Series of the Century |  The precious memories of Pete Mahovlich

Series of the Century | The precious memories of Pete Mahovlich

The Series of the Century isn’t done moving Pete Mahovlich.

Posted at 6:00 am

Jean-Francois Teotonio

Jean-Francois Teotonio
Press

Even 50 years later, memories of the legendary showdown between the Canadians and the Soviets still bring tears to the eyes of the lovable colossus.

However, we didn’t think to thrill him by simply asking him, last June, what he would like people to remember from the event, during a sports celebrity luncheon in Mount Royal.

“When we lost the first game in Moscow, there were 3,000 Canadians in the stands,” he recalls. They were standing and singing the Oh Canada. »

His eyes redden and mist over. Her voice breaks.


PHOTO PHILIPPE BOIVIN, THE PRESS

Pete Mahovlich, along with his brother Frank

“We lost this game. But we were very proud. [L’entraîneur et directeur général] Harry Sinden told us: “Guys, that was our best game! We won’t lose any more.” They could have faced us ten more times and never beat us again.”

History proves him right.

Much of the emotion – and pride – Pete Mahovlich feels in looking back on the European leg of the eight-game series comes from what happened just before.

The Canadiens were upset in the first game, losing 7-3 at the Forum in Montreal. He then won 4-1 in Toronto. The third game was in Winnipeg: a 4-4 draw.

The last Canadian stop before the trip to the Soviet Union was at the Pacific Coliseum in Vancouver. An infamous 4-2 loss. The locals were booed. What Phil Esposito lamented in front of a national television microphone on the ice after the game.





“We are really sad, disappointed and disappointed to see the reaction of certain people,” the legendary central player had notably released. We can’t believe how badly the media treats us. We are booed in our own arenas. »

Pete Mahovlich, at 75, still has it in his heart.

“I didn’t play the game in Vancouver,” he said. Press. I was in the stands. And I was so embarrassed. »


PHOTO PIERRE MCCANN, LA PRESSE ARCHIVES

John Ferguson, Pete Mahovlich and Yvan Cournoyer in training

The 6’5″ guy, imposing even sitting next to his brother Frank, doesn’t have it easy.

“I told everyone, even them: Vancouver didn’t deserve a hockey club. His followers were ignorant. »

I was angry. They were booing Frank Mahovlich because he was playing for Montreal. They were booing Esposito for playing for Boston. They were booing Bobby Clark for playing for Philadelphia. The fans forgot that the players represented Canada, not our respective teams.

Pete Mahovlich

“We have become a team”

Perhaps it was this resentment that later helped drive the formation.

“We became a team when we flew to Europe,” said Mahovlich.

Team Canada played two friendlies against Sweden before taking over against the Soviet Union.

“The Canadian nation really started to understand what this series meant” at that point, recalls the four-time Stanley Cup winner with the Habs.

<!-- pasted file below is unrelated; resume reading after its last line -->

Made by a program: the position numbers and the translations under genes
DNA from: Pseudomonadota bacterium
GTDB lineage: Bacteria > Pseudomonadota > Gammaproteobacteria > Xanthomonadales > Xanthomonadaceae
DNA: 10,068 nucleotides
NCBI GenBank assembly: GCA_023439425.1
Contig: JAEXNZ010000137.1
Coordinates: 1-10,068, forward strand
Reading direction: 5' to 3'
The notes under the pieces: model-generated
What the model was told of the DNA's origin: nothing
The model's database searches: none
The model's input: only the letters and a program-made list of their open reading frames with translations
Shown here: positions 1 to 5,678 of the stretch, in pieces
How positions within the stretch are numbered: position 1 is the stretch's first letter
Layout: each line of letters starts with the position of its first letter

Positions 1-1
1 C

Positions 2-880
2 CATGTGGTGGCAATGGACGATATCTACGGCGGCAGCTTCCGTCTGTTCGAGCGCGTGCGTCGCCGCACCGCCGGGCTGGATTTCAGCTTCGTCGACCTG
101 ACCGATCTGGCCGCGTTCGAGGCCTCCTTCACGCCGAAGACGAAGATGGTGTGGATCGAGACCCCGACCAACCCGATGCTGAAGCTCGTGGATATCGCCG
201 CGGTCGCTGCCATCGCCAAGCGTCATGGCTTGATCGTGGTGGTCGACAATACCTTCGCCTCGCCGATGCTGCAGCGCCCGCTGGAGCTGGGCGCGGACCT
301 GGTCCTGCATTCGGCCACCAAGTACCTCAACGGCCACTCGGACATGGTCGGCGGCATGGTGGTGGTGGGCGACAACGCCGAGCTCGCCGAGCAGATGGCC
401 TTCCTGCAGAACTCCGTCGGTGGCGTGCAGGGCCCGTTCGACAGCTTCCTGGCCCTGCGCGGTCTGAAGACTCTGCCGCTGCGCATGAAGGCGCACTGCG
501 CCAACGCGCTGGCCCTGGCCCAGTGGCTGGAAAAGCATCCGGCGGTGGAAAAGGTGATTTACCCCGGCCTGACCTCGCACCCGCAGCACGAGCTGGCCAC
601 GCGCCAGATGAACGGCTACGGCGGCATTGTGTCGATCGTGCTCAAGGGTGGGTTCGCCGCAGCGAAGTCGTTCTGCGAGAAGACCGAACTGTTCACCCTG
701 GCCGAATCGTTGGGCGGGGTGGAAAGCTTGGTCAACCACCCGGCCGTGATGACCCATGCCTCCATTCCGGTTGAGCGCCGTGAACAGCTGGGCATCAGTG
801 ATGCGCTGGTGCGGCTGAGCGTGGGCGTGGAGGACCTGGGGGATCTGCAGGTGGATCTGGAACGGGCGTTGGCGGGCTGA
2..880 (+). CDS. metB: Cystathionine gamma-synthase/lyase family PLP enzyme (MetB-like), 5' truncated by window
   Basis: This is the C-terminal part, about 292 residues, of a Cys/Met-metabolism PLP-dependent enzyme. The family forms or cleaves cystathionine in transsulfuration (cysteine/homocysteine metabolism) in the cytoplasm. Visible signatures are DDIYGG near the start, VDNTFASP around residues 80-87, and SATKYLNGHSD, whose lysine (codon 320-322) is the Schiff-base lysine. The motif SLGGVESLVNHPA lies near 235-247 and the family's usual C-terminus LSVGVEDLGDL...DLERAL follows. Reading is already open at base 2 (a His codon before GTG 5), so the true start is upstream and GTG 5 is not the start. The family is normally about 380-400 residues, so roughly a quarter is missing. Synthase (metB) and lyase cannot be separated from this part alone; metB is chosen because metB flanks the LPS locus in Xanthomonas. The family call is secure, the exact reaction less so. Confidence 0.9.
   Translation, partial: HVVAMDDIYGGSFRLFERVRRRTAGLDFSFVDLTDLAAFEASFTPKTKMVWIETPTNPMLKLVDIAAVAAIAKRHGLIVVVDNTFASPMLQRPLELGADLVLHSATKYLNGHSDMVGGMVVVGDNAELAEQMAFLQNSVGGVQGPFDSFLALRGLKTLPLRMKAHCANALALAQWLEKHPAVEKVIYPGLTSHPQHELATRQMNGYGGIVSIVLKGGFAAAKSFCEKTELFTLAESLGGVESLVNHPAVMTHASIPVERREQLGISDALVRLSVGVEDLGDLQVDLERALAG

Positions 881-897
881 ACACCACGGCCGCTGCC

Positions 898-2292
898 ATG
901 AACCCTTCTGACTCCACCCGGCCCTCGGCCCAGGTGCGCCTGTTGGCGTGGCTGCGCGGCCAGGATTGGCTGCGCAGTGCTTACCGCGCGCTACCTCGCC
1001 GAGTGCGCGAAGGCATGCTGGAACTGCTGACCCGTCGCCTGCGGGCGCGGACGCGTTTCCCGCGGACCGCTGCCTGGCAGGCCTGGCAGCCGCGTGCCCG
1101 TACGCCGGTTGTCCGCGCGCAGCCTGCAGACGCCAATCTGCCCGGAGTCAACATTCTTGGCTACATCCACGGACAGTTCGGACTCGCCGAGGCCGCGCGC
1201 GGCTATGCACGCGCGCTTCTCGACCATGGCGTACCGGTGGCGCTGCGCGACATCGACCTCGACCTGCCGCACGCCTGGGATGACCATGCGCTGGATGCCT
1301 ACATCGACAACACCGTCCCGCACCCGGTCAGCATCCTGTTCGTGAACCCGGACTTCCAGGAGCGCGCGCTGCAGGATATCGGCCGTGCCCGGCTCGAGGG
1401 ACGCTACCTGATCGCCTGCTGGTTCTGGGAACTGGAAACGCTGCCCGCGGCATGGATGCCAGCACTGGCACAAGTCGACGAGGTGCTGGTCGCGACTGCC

After the 5-4 loss in Moscow, the Canadians trailed 3-1-1 in the series. They had to win the last three games.

“We were going in this direction, explains Mahovlich, mimicking an upward trajectory. And they entered the other. This is how they prepared for their tournaments: making sure to give their best from the start. »

Canada wins 3-2 in Game 6. They then won 4-3 in Game 7 to tie the series 3-3-1.

The final match arrives. In Canada, some schools, especially in Toronto and Montreal, may close their doors for half a day in order to view it.

The next day, September 29, 1972, The Gazette reported that 10 television sets had been installed at Montreal Central Station. No fewer than 5,000 people gathered there to witness what would become one of the greatest moments in Canadian sports history. It was also, until Sidney Crosby’s golden goal at the 2010 Olympics, the most watched sporting event in Canadian small-screen history.





Canada won 6-5, pulling off a three-goal comeback in the third period. Paul Henderson scored the winning goal with about 30 seconds left in the game.

After booing in Vancouver, Canadians are greeted with jubilation by 10,000 fans at Dorval Airport on 1Ahem october. Then by 80,000 people at an outdoor ceremony in Toronto.

  • Arrival of the Canadian players at Dorval airport after the Series of the Century, October 1, 1972. Below, Serge Savard interviewed on the track with Jean-Maurice Bailly and Lionel Duval.

    PHOTO JEAN-YVES LÉTOURNEAU, PRESS ARCHIVE

    Arrival of the Canadian players at the Dorval airport after the Series of the Century, on the 1Ahem October 1972. Below, Serge Savard being interviewed on the track with Jean-Maurice Bailly and Lionel Duval.

  • Arrival of Canadian players at Dorval airport after the Century Series, October 1, 1972. We can see in particular Ron Ellis, Marcel Dionne and Rod Seiling.

    PHOTO JEAN-YVES LÉTOURNEAU, PRESS ARCHIVE

    Arrival of the Canadian players at the Dorval airport after the Series of the Century, on the 1Ahem October 1972. We can see in particular Ron Ellis, Marcel Dionne and Rod Seiling.

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All these years later, Pete Mahovlich is convinced that “very few people expected” the Soviets to cause so much trouble for the Maple Leaf representatives.

“One of the only ones who saw it coming is sitting here to my left,” Pete said, gesturing to his brother Frank, discreet during the interview. He said: “They come here because they know they can beat us. Not because they think that. Because they know it. It shows how unprepared we were for what was to come. »


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